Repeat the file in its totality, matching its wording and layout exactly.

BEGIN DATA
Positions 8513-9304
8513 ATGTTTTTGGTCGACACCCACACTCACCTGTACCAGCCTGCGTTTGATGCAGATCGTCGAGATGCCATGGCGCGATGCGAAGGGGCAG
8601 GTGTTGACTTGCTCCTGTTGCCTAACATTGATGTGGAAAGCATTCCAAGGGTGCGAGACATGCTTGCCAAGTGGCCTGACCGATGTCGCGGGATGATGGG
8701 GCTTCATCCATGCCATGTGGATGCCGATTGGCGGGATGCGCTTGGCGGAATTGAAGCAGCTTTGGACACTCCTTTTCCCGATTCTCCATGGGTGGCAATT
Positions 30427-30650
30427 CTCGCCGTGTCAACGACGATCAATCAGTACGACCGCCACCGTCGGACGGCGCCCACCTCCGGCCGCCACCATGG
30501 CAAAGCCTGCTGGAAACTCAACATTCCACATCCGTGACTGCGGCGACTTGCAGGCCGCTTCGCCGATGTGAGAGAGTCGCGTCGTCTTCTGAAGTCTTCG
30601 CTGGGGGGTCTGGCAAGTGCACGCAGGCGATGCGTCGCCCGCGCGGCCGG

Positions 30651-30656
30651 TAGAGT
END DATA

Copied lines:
Positions 8513-9304
8513 ATGTTTTTGGTCGACACCCACACTCACCTGTACCAGCCTGCGTTTGATGCAGATCGTCGAGATGCCATGGCGCGATGCGAAGGGGCAG
8601 GTGTTGACTTGCTCCTGTTGCCTAACATTGATGTGGAAAGCATTCCAAGGGTGCGAGACATGCTTGCCAAGTGGCCTGACCGATGTCGCGGGATGATGGG
8701 GCTTCATCCATGCCATGTGGATGCCGATTGGCGGGATGCGCTTGGCGGAATTGAAGCAGCTTTGGACACTCCTTTTCCCGATTCTCCATGGGTGGCAATT
Positions 30427-30650
30427 CTCGCCGTGTCAACGACGATCAATCAGTACGACCGCCACCGTCGGACGGCGCCCACCTCCGGCCGCCACCATGG
30501 CAAAGCCTGCTGGAAACTCAACATTCCACATCCGTGACTGCGGCGACTTGCAGGCCGCTTCGCCGATGTGAGAGAGTCGCGTCGTCTTCTGAAGTCTTCG
30601 CTGGGGGGTCTGGCAAGTGCACGCAGGCGATGCGTCGCCCGCGCGGCCGG

Positions 30651-30656
30651 TAGAGT